Volcanic records showed the complexity of magnetic field reversal.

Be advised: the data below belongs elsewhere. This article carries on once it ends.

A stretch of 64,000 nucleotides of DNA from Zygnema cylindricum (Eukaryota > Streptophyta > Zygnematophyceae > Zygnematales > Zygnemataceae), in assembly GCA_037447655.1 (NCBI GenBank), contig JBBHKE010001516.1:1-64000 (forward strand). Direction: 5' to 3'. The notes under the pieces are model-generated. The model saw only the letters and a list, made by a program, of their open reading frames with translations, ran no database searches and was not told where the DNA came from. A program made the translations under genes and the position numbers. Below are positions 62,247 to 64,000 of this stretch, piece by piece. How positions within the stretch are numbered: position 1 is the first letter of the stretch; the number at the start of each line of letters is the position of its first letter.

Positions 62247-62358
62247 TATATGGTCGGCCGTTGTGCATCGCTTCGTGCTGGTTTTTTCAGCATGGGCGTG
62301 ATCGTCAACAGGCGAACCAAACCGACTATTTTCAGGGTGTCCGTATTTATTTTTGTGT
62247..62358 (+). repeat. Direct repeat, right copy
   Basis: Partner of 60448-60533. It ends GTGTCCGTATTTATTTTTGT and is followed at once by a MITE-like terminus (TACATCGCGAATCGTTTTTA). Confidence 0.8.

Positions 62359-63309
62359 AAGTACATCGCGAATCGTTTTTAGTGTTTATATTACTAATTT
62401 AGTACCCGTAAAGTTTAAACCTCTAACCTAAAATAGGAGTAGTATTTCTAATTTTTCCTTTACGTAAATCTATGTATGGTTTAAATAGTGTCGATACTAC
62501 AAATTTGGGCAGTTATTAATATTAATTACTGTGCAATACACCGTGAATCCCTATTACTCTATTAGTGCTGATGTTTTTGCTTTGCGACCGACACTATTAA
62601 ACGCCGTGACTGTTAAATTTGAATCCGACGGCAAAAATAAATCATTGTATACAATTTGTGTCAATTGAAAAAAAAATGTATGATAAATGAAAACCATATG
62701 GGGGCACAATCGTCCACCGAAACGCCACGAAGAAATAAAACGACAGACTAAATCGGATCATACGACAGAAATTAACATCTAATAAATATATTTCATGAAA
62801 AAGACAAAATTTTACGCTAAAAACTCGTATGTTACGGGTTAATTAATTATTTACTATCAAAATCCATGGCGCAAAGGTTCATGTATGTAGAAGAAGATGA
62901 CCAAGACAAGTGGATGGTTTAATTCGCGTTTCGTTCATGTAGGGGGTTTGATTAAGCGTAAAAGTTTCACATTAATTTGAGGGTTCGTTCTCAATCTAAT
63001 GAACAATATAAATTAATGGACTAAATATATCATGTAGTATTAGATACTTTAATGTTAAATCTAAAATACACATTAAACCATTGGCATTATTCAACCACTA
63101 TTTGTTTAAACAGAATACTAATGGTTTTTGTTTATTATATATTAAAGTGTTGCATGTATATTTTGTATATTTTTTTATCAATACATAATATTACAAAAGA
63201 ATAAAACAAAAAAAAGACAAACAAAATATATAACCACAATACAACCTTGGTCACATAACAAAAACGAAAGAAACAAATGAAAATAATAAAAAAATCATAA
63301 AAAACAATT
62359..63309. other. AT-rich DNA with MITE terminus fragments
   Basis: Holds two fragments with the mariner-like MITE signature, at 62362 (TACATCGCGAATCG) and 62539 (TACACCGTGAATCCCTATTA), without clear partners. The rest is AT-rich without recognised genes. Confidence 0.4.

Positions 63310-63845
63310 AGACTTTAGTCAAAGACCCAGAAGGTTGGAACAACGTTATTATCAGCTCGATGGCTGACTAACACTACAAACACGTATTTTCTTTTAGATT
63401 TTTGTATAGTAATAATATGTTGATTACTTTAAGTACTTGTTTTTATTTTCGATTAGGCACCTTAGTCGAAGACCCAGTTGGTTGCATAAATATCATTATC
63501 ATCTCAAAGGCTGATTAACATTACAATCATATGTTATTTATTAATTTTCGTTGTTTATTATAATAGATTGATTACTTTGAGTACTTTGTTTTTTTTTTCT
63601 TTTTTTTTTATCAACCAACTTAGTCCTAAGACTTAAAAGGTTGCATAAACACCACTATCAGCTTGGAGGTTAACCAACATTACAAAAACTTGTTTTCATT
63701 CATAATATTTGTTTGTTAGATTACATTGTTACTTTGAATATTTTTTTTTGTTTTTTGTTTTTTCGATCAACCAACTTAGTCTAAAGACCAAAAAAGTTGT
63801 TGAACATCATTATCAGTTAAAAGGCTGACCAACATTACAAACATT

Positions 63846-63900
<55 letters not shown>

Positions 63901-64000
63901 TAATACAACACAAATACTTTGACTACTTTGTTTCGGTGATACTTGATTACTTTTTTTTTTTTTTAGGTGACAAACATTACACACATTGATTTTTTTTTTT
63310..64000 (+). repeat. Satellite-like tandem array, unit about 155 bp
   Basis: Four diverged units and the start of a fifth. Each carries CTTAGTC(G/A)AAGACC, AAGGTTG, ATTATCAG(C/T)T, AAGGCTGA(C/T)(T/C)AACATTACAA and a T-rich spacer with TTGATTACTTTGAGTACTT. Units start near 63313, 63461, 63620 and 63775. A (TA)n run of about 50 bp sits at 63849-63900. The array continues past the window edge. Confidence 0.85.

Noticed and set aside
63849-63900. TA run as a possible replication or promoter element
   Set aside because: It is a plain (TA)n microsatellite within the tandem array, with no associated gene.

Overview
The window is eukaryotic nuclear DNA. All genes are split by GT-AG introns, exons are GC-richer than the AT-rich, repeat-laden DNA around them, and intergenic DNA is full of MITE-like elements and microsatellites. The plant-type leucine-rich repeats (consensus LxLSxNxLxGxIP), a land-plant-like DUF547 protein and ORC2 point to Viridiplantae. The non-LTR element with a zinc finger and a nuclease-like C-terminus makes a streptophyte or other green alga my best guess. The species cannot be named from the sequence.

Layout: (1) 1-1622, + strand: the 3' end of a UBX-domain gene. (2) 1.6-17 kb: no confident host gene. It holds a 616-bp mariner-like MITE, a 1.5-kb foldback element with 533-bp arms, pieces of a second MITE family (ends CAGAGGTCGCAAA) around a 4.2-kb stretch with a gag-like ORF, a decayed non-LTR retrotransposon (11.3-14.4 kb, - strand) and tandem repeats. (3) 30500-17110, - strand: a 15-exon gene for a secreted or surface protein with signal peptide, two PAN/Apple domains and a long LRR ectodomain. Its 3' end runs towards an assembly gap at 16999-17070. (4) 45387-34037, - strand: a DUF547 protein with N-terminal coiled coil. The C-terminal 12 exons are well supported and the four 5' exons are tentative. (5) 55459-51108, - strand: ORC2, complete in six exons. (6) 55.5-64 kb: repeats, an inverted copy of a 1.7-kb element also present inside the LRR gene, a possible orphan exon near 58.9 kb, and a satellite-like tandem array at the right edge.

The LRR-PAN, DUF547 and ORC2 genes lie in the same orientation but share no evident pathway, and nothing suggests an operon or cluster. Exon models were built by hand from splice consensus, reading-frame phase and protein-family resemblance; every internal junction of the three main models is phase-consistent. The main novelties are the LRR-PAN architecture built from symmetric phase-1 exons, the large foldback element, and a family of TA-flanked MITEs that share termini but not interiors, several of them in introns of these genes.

The last reversal of Earth’s magnetic poles occurred long before man could record them, but exploring the flow of the ancient lava has helped scientists estimate the duration of this strange phenomenon. A research team used volcanic records to study Earth’s last magnetic reversal, which occurred about 780,000 years ago. They found that this flip may have taken much longer than the researchers thought so far, the scientists reported in a new study. Earth’s magnetic field has turned dozens of times over the past 2.5 million years, with North turning to the south and vice versa. Scientists know that the last reversal took place during the Stone Age, but they have little information about the duration of this phenomenon and when the next “blow” could occur. In the new study, the researchers relied on flow sequences of lava that erupted near or during the last reversal to measure their duration. Using this method, they estimated that the inversion took 22,000 years – much longer than the previous estimates of 1,000 to 10,000 years. We found that the last reversal was more complex and had begun earlier in the Earth’s outer core than previously thought, “said Bradley Singer, a professor of Earth Sciences at the University of Wisconsin-Madison, to Space.com. While conducting studies on a volcano in Chile in 1993, Singer encountered one of the lava flow sequences that recorded part of the reversal process. While attempting to date the lava, Singer noticed strange directions of transition of the magnetic field in the lava flow sequences. Such records are indeed extremely rare, and I am one of very few people who go out with them, “said Singer. Since then, he has set a goal to better explain the timing of magnetic field reversals. The inversion occurs when iron molecules in the rotating outer core of the Earth go in the opposite direction as other iron molecules around them. As the number increases, these molecules balance the magnetic field in the Earth’s core. (If this happened today, it would render the compass useless as the needle would swing from the North Pole to the South Pole.) During this process, the Earth’s magnetic field, which protects the planet from hot sun particles and solar radiation, becomes weaker. This type of duration would mean that shielding the earth from solar radiation would be very complex and, on average, less effective over an extended period of time, “said John Tarduno, professor of geophysics at the University of Rochester, who did not According to the study, Space.com said, “The real effects are still controversial and they are not as tragic or extreme as anyone might suspect, but they can still have important implications.” Some of these effects, said Singer, could include genetic mutations or additional stress on certain animal or plant species or possible extinction due to increased exposure to harmful ultraviolet sunlight. An increase in sun particles entering the earth’s atmosphere could also lead to interference from satellites and other communication systems such as radio and GPS, he added. Recent reports of the magnetic field jerking from the Canadian Arctic to Siberia have sparked a debate over whether the next magnetic field reversal is imminent and how it will affect life on Earth. However, Singer dismissed these claims. “There is little evidence to suggest that this recent decline in field strength or the rapid shift in the North Pole’s position reflects behavior that suggests a polarity reversal over the next 2000 years imminent, “he said.Geologists can use the data obtained from lava flows to learn much more about magnetic field reversals. “Although volcano records are not complete records, they are still the best type of record we keep for a period of time Tarduno said, “Greater accuracy in age dating and the ability to get more detailed records of [the inversions] make the community think a lot,” he added. The paper was published on Aug. 7 in Science Advances.